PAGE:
The Bridge Chicago is a way to offer the resources of Mission:USA to help people do good ministry.
When I was young, my parents filed for separation due to infidelity. The divorce was messy and I despised my dad for ruining my life. Though I no longer see him anymore, I now fully forgive and love him, because he’s still my biological dad. We all make mistakes. I now live with my mom and my step dad whom I’ve known for about 6-7 years. And I’m ashamed to admit that, even to this day, I still can’t accept him as a father figure. It’s gone to the point where I avoid talking to him and even eye contact. I have nothing against him as a person, but as a father figure, I can’t accept him. I pick out every single flaw he has and hold them against him. I don’t get why I’m still holding on to these feelings of bitterness, antipathy and anger. How is it that I’m able to forgive and love my dad, but I can’t even accept him as a member of the family? I know I’m supposed to love and forgive everyone like Jesus does, but this is impossible for me to do when it comes to him. What’s wrong with me?
There is nothing wrong with you. It’s just that this forgiveness thing is a lot more complicated than it seems. It seems like you may be taking some emotions about your parent’s split and focusing that negativity on your step dad, instead of your dad. So what makes those situations different in your eyes to cause that? The things that make it easier for you to forgive your biological father are: you want to forgive him, and he is not around.
You point out that the reason that you can forgive him is “because he’s still my biological dad.” You have the the motivation to forgive him because you want to have peace about your relationship with him. It seems like you feel that you owe your father forgiveness because he is your father. You appear to not have found that motivation about your step dad. And that doesn’t make you a bad person, it doesn’t make you a bad Christian, it’s just something you need to look at and try to understand and work on.
The other big difference between your biological father and stepfather is that you don’t have to be around your father everyday. It’s probably not that your stepfather has annoying quirks whereas your dad doesn’t, it’s that you don’t have to be around your dad to notice his. When you have to be around someone on a daily basis, and you have decided that you dislike them, it becomes easy to project negative feelings onto whatever they do. It is a little easier to have affection for someone when you aren’t exposed to the little grating daily things about them (that everyone has). Not having to deal with those messy details and the messy emotions that come with them makes it easier to forgive someone and focus on what you see as the positives.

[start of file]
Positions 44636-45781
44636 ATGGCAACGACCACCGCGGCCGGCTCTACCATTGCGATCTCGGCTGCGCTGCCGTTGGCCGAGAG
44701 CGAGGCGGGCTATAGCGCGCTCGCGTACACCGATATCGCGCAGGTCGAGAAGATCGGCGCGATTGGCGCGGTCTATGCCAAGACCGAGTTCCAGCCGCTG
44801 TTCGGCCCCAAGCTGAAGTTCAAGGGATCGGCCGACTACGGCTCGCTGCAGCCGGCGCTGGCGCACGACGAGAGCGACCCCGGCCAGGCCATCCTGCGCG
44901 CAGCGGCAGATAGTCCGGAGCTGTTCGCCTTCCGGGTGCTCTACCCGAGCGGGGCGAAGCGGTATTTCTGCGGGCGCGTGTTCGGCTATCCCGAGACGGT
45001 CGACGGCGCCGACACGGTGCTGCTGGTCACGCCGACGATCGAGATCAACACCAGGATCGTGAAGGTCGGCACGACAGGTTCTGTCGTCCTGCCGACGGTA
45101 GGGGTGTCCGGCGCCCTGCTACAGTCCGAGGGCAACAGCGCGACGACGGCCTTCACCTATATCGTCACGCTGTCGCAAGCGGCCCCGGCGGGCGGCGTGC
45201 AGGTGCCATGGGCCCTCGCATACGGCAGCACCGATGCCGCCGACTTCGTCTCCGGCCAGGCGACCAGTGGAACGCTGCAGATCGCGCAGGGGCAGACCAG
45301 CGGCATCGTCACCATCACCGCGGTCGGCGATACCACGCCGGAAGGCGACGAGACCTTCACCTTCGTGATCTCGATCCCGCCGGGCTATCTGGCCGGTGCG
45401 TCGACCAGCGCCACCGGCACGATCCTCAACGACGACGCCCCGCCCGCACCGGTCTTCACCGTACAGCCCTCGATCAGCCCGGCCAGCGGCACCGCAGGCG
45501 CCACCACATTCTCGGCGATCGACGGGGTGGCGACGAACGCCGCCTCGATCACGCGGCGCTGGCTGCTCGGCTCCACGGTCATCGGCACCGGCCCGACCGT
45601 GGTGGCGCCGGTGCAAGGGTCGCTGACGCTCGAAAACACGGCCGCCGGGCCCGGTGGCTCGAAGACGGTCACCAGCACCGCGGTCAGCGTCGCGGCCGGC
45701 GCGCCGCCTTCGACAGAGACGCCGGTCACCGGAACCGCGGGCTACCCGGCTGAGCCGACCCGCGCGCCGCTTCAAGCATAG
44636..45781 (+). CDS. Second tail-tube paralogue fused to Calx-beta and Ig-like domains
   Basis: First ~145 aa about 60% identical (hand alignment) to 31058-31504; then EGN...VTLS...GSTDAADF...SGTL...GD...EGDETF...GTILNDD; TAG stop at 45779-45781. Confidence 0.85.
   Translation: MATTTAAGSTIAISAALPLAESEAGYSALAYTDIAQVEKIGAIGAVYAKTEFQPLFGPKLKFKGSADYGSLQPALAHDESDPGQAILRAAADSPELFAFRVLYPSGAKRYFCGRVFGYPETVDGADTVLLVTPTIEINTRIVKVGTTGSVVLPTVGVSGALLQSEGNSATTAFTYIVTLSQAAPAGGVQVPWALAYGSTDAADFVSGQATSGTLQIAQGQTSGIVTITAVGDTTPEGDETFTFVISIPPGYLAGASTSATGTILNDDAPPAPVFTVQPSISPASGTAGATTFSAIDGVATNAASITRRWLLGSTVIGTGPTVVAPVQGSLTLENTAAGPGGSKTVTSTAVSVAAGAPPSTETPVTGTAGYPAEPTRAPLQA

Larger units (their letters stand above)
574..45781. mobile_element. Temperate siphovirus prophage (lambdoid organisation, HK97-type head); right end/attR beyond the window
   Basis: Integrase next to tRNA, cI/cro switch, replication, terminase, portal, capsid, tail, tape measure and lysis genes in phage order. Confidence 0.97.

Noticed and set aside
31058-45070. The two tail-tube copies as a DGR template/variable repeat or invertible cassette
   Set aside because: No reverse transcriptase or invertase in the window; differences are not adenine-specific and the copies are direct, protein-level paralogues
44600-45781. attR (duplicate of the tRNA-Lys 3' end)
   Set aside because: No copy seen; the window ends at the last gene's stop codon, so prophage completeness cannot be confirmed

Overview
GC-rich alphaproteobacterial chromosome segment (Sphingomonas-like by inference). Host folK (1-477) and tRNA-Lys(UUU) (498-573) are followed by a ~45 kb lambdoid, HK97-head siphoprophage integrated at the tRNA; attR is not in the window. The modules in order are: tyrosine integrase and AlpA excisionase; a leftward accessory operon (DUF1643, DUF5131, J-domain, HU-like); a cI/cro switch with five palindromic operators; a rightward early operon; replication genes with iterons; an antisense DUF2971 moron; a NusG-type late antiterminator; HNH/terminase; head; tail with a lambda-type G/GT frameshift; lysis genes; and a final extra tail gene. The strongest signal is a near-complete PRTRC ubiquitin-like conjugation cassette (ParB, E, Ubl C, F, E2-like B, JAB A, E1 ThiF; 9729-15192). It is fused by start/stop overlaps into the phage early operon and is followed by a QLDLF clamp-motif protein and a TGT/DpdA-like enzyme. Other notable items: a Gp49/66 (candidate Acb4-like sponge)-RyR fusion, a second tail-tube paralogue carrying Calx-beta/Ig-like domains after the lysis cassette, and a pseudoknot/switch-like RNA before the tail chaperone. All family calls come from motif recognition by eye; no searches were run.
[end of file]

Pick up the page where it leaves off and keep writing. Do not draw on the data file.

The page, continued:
It is a very mature and powerful statement when you say “I know I’m supposed to love and forgive like Jesus does”. We need to think about how Jesus loves us. Jesus loves us even though He is under no obligation to, His is a love of choice. He also loves knowing full well our mess and weaknesses. Jesus doesn’t love an idealized, best version of us. He loves the real you. Those are the things that make the love of Jesus so unique and so different from others.
One important thing you can do is keep in mind the kind of love and forgiveness that Jesus has shown you, and try to hold on to that when you feel negativity welling up towards your stepfather. It might also be good to make sure you have totally dealt with the emotions towards your dad about his infidelity and his leaving. Just deciding you have forgiven is not the same as going through the real work to get there. You have the right heart, you have the strength to do it, you just need the right perspective.
-Matt from The Bridge